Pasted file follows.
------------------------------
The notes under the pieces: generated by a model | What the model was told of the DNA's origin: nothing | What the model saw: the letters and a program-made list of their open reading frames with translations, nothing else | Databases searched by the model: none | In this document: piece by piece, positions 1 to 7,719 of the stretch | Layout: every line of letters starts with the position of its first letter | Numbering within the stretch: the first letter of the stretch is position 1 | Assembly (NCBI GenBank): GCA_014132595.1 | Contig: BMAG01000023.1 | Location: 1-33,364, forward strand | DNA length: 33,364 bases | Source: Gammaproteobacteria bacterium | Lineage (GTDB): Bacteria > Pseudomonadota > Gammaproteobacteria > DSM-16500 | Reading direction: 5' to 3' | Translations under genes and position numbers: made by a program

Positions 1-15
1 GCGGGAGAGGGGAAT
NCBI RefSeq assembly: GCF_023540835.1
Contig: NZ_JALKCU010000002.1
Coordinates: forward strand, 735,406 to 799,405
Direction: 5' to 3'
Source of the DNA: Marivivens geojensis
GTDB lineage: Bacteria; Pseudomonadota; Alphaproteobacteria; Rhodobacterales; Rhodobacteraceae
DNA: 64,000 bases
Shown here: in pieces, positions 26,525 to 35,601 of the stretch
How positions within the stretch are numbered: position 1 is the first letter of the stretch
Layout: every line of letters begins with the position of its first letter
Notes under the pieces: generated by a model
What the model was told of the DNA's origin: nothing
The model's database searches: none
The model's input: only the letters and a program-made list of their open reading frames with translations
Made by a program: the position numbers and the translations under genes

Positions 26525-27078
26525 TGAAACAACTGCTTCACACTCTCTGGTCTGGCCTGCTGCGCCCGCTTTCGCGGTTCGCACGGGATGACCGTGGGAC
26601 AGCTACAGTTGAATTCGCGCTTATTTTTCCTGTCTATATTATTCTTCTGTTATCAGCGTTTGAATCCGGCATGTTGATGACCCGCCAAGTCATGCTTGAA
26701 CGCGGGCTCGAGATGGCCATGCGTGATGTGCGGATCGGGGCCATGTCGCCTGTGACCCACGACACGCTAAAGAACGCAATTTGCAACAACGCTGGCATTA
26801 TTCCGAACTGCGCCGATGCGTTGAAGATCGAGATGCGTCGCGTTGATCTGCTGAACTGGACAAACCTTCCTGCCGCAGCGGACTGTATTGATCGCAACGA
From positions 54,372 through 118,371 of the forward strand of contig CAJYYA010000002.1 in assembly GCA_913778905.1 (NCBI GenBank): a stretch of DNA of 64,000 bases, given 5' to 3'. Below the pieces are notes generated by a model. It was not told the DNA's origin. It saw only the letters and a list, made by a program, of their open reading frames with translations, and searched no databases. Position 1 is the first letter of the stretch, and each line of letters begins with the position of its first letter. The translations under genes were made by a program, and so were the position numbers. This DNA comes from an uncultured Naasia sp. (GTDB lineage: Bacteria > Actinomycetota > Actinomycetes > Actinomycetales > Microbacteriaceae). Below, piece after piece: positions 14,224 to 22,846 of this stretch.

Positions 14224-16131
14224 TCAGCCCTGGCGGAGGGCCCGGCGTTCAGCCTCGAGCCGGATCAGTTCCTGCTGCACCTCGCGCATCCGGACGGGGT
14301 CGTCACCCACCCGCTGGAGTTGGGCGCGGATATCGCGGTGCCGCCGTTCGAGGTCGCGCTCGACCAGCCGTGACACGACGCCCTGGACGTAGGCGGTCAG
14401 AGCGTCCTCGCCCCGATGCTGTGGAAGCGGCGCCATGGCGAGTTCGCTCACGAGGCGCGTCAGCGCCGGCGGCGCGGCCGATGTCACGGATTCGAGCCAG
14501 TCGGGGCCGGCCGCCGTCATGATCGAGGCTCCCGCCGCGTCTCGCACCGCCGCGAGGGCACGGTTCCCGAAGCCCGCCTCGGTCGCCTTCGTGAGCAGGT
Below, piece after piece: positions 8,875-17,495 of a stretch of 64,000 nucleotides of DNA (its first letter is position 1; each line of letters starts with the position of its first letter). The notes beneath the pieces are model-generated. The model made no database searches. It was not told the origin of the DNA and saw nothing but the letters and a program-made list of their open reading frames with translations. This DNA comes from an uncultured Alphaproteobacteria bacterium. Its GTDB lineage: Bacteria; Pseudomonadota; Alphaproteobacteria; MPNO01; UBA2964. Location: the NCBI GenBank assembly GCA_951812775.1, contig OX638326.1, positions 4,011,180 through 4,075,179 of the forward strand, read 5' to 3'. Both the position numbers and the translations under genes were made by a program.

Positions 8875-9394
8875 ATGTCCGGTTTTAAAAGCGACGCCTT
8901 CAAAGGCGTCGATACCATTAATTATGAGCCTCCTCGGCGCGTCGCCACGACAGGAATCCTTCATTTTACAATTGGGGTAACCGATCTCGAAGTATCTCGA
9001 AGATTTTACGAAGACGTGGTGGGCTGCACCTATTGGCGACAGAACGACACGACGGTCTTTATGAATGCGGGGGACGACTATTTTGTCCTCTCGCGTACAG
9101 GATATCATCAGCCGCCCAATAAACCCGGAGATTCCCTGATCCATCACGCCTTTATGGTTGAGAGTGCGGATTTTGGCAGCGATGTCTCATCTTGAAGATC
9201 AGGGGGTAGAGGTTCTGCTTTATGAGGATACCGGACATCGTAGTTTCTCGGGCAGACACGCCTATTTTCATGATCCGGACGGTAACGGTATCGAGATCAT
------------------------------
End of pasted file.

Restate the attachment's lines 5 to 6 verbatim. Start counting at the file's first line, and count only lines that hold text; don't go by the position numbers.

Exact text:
Contig: NZ_JALKCU010000002.1
Coordinates: forward strand, 735,406 to 799,405